Listed Building

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Portree Sheriff Court, Somerled Square, PortreeLB13923

Status: Designated


There are no additional online documents for this record.


Date Added
Last Date Amended
Local Authority
Planning Authority
NG 48179 43602
148179, 843602


Matthews and Lawrie, 1865-77; alterations 1994-96. 2 storey, 3-bay, classical court house of tooled ashlar with polished and tooled ashlar dressings. Full height channelled angle pilasters. Band course at between ground and first floor. Slightly advanced and pedimented centre bay with long and short quoins and console bracketed corniced doorpiece. The principal elevation windows have moulded architraves and plain apron panels. Frieze, cornice and blocking course with large decorative terminal urns. Plain 5-bay return to the west elevation. Piended platform slate roof.

The interior, seen in 2014, is arranged with the courtroom and public offices on ground floor and a main courtroom on the 1st floor. The courtroom has a high ceiling with simple moulded cornicing. A timber doorway with 3-pane arched fanlight and heavy moulded architrave leads to the courtroom. The timber furniture, fixtures and fittings date to the 1990s refurbishment of the interior. Open well stone staircase with decorative metal banister and timber railing. Ancillary rooms have decorative cornicing and panelled doors. Timber panelling up to dado in hallways and staircase.

Statement of Special Interest

Portree Sheriff Court dates to 1876 and was designed by the successful Highland architectural practice Matthews and Lawrie. The building is a good example of civic architecture, and unusually for its period it is constructed in the classical style more often seen in early 19th century court house designs. Built from high quality materials, it has a distinctive and prominent street elevation, forming a focal point in the streetscape of Portree's main square.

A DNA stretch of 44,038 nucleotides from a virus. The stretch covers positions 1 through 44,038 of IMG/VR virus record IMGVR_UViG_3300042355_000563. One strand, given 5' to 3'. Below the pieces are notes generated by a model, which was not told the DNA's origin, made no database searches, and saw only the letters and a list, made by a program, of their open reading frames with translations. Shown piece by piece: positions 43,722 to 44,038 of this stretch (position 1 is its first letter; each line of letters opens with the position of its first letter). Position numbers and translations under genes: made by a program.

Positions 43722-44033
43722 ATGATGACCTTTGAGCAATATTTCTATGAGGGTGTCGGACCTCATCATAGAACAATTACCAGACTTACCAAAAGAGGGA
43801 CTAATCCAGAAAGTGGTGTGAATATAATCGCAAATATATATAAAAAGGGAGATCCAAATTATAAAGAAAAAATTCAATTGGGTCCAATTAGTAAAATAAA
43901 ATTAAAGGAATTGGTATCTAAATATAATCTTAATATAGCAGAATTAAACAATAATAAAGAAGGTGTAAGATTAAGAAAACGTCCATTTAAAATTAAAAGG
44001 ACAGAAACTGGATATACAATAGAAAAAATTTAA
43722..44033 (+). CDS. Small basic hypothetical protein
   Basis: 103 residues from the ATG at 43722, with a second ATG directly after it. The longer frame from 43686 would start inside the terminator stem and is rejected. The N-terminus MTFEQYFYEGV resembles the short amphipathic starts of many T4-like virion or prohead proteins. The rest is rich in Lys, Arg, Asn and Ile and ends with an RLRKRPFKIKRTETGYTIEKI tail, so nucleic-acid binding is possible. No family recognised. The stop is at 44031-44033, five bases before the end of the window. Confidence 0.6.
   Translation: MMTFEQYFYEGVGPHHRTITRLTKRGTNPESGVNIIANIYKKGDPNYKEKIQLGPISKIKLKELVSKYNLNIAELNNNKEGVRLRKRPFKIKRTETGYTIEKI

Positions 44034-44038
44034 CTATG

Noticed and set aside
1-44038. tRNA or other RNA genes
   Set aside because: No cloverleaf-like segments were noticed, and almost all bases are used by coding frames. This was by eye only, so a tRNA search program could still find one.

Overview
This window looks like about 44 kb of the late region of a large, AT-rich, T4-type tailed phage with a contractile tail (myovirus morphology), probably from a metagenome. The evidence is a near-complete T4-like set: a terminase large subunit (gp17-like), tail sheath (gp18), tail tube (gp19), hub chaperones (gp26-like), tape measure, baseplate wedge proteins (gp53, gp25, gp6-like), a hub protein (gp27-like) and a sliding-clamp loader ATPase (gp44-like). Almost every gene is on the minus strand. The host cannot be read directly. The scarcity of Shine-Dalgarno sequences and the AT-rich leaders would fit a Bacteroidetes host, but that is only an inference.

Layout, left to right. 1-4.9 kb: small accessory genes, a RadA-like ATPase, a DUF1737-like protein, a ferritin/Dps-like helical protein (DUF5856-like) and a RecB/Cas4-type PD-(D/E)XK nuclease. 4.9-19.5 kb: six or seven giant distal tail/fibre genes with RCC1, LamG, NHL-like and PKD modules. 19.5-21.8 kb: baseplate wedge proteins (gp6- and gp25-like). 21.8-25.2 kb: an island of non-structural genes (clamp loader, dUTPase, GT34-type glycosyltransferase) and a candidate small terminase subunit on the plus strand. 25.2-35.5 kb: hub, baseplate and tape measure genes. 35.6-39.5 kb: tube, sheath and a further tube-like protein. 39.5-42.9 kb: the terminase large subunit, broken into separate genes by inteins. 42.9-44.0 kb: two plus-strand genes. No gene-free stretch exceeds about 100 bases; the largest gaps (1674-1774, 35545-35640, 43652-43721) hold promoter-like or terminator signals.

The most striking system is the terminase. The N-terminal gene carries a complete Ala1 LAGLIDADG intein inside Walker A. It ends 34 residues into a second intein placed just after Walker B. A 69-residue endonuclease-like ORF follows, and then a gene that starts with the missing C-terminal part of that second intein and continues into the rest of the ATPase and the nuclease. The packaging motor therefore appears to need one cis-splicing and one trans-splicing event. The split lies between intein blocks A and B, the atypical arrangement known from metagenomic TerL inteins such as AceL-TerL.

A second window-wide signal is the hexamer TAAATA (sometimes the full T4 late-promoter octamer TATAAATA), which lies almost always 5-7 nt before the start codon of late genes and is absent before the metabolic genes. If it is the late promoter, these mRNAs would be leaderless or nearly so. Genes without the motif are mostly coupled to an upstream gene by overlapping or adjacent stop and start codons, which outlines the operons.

Portree Sheriff Court was designed in 1865 and was completed before 1877. The court house first appears on the

The architectural partnership of James Matthews and William Lawrie ran from 1864 until 1887, with offices in Aberdeen and Inverness. Matthews and Lawrie were commissioned to design a number of court houses in the Highland region, such as Kingussie (1864), Lochmaddy (1875) and Fort William (1876).

The development of the court house as a building type in Scotland follows the history of the Scottish legal system and wider government reforms. The majority of purpose-built court houses were constructed in the 19th century as by this time there was an increase in the separation of civic, administrative and penal functions into separate civic and institutional buildings, and the resultant surge of public building was promoted by new institutional bodies. The introduction of the Sheriff Court Houses (Scotland) Act of 1860 gave a major impetus to the increase and improvement of court accommodation and the provision of central funding was followed by the most active period of sheriff court house construction in the history of the Scottish legal system, and many new court houses were built or reworked after this date.

Court houses constructed after 1860 generally had a solely legal purpose and did not incorporate a prison, other than temporary holding cells. The courts were designed in a variety of architectural styles but often relied heavily on Scots Baronial features to reference the fortified Scottish building tradition, however the architectural style at Portree was largely influenced by the classical style which often characterises court house buildings prior to 1860. Newly constructed court buildings in the second half of the 19th century dispensed with large public spaces such as county halls and instead provided bespoke office accommodation for the sheriff, judge and clerks, and accommodated the numerous types of court and holding cells. In the case of Portree, a jail was directly adjacent. The jail has since been demolished, however it has been replaced with a modern police station.